Focal hemorrhagic infarction, transient ischemic episodes, angina, myocardial infarction


What is a hypertensive crisis?

turning point in the course of an illness which acute management of the elevated BP plays a decisive role in the outcome
*examples =


On average, how many different medications a day are patients taking when they reach stage 5 kidney disease?

11 medications. Crazy complicated mess of symptoms


What factors likely diminish F (bioavailability) of drugs in CKD?

the associated symptoms: altered gastric movement, changes in pH, nausea/vomiting, diarrhea
*in particular, cation-containing phosphate binders (used for hyperphosphatemia) and bile acid sequenstrants (hyperlipidemia)


What are the 8 categories of severe hypertensive crisis?

1) Malilgnant hypertension (neuroretinopathy present)
2) hypertensive encephalopathy
3) Non-malignant HTN with acute complications (evidence of end-organ damage but no neuroretinopathy)
4) Catecholamine excess states
5) Preeclampsia and eclampsia
6) Poorly controlled blood pressure in a patient needing an emergent surgery
7) Severe postoperative hypertension
8) scleroderma renal crisis


What are some examples of Non-malignant hypertension (neuroretinopathy is not present) that is still worrisome because of end-organ damage evidence?

*Acute pulmonary edema (hypertensive heart failure)
*acute MI, unstable angina
*acute aortic dissection
*Active bleeding including postoperative bleeding
*ischemic stroke or intracerebral hemorrhage


What are some examples of "catecholamine excess" states?

*phechromocytoma crisis
*monoamine oxidase inhibitor (tyramine interactions)
*Antihypertensive drug withdrawal syndromes (clonidine)
*cocaine and phenylpropanolamine overdose


What is the difference between benign and malignant hypertension?

Based on fundoscopic evaluation
*hypertensive neuroretinopathy (HNR) is the clinical pathognomonic sign for malignant hypertension. If HNR isn't there, it can't be malignant hypertension no matter the severity
*HNR is defined by teh presence of striate hemorrhages and cotton-wool spots with or without papilledema. the clinical importance of the finding of HNR is that it signifies the presence of a systemic hypertensive vasculopathy with fibrinoid necrosis and obliterative arteriopathy.
*untreated, malignant hypertension leads to ESRD or death within 1 year


What is HNR?

*HNR = Hypertensive neuroretinopathy is defined by teh presence of striate hemorrhages and cotton-wool spots with or without papilledema. the clinical importance of the finding of HNR is that it signifies the presence of a systemic hypertensive vasculopathy with fibrinoid necrosis and obliterative arteriopathy.
*untreated, malignant hypertension leads to ESRD or death within 1 year


What are the fundascopic signs that scream "malignant hypertension?

*HNR signs = generalized artiolar narrowing, striate (flame-shaped) hemorrhages, cotton-wool spots (soft exudates), bilateral papilledema, star figure at the macula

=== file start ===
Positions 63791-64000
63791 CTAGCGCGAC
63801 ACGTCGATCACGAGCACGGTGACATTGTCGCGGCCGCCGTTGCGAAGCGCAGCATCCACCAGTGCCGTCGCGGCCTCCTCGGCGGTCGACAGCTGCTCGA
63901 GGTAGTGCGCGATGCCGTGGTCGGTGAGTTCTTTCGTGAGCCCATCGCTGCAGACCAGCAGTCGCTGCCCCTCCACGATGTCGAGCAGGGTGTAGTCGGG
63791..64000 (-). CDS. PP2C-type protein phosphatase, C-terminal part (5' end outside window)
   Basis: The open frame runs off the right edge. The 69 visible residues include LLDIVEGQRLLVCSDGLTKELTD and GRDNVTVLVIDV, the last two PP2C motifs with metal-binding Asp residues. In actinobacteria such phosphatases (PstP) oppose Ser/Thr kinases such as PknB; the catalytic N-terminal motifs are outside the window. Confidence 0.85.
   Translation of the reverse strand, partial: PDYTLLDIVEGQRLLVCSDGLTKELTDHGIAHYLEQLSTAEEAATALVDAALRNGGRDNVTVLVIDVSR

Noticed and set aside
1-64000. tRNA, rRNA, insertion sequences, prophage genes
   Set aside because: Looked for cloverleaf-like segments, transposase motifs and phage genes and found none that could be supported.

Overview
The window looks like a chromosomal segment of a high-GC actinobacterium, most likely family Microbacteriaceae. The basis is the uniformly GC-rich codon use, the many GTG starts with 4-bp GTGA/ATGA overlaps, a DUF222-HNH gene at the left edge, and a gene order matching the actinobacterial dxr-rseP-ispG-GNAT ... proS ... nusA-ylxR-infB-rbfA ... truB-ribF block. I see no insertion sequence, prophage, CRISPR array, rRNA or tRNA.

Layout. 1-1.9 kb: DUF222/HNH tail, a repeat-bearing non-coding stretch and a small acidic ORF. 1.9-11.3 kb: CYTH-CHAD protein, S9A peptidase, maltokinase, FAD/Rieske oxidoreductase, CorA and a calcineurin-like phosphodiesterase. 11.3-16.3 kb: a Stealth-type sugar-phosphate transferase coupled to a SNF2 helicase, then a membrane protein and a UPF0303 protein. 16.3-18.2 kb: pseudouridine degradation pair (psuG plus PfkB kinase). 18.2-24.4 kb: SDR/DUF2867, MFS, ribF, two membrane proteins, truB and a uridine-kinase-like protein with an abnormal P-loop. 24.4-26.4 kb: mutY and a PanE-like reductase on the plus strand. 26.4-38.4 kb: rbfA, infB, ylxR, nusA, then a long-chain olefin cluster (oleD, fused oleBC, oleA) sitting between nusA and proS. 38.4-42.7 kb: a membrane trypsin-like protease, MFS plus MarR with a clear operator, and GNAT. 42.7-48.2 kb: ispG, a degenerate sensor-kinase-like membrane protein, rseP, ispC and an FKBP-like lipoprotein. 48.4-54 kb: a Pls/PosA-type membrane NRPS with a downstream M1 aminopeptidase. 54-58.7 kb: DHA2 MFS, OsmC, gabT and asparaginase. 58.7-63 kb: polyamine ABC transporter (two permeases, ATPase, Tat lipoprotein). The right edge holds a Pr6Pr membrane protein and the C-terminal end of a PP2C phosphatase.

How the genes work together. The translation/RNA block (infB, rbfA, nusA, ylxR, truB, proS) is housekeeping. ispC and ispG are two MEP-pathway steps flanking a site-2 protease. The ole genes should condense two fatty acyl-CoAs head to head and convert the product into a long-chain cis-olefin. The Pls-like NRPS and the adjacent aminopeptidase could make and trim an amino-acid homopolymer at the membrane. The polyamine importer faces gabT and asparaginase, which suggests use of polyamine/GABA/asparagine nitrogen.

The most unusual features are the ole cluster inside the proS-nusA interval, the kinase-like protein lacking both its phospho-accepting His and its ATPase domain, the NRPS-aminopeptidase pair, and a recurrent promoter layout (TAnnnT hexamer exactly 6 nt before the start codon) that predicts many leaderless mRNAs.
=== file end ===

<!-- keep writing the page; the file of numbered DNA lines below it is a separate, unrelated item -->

What does fundascopic evidence of HNR really mean?

(flame-shaped hemorrhages, cotton-wool spots, papilledema, etc). - all evidence of hypertensive neuroretinopathy and pathognomonic for malignant hypertension
*the underlying problem here though is a hypertension induced arteriolitis that may involve the kidneys, heart, and CNS.
*flame-shaped hemorrhages show that autoregulation has failed and the pressure is bursting arterioles
*cotton-wool spots are signs of ischemic infarction of retinal nerve fiber bundles due to such crazy endothelial cell proliferation that arterioles are occluded.


If you see papilledema alone on fundoscopy, does that point to malignant hypertension?

Nope. It more points to something else primarily causing increased ICP.
*when accompanied by flame-shaped hemorrhages and cotton-wool spots, that's when you think malignant hypertension


What is the pathological evidence of malignant hypertension?

necrotizing arteriolitis in the kidneys and other vital organs
*fibrinoid necrosis of the afferent arterioles is the hallmark of malignant nephrosclerosis
*severe narrowing of interlobular arteries is a common finding due to intimal thickening and fibrin thrombi = proliferative endarteritis or the "onionskin lesion"


what is unfortunately true about black men vs. white men in terms of hypertension?

Black dudes have a much higher risk of developing chronic renal failure due to hypertension then white dudes


what are the goals of hypertension treatment?

Reduce CVD and renal morbididity and mortality
*treat to less than 140/90mmHg non-diabetes
*treat to less then 130/90mmHg in chronic kidney disease and diabetes
*if pt is over 50, work hard to achieve SBP goal


what are the initial drug choices for hypertension without compelling indications?

Stage 1 = SBP 140-159 or DBP 90-99 (give thiazide diuretics as first line. consider ACEI, ARB, BB, CCB or combo)

Stage 2 = SBP over 160 or DBP over 100 (give 2 drug combo for most pts, usually thiazide + ACEI, ARB, BB, CCB)


What's the main difference between your initial pharm treatment of hypertension in compelling situations vs. non-compelling situations?

non-compelling starts with thiazide and considering the use of thers.
*compelling skips that and goes to the big guns and likely a combo


What are the biggest life-style modifications that can be made in terms of expected blood-pressure changes?

Weight reduction = 5-20mmHg for 10kg loss
*Physical activity = 4-9mmHg drop
*DASH diet (partly salt, partly fats) = 8-14mmHg drop


What is meant by the ABCDs of anti-hypertensives?

B= Beta blockers
C= CCB (dhp or non-dhp)
D= diuretics (distal tubule, loop, potassium sparing)


What class is Clonidine and what does it do?

Class= central adrenergic inhibitor
Mechanism = decreases CO and TPR


What class is minoxidil and what does it do?

Class = direct vasodilator
Mechanism = decreases TPR


What class is doxazosin and what does it do?

Class = peripheral alpha-1 receptor blocker
Mechanism = decreases TPR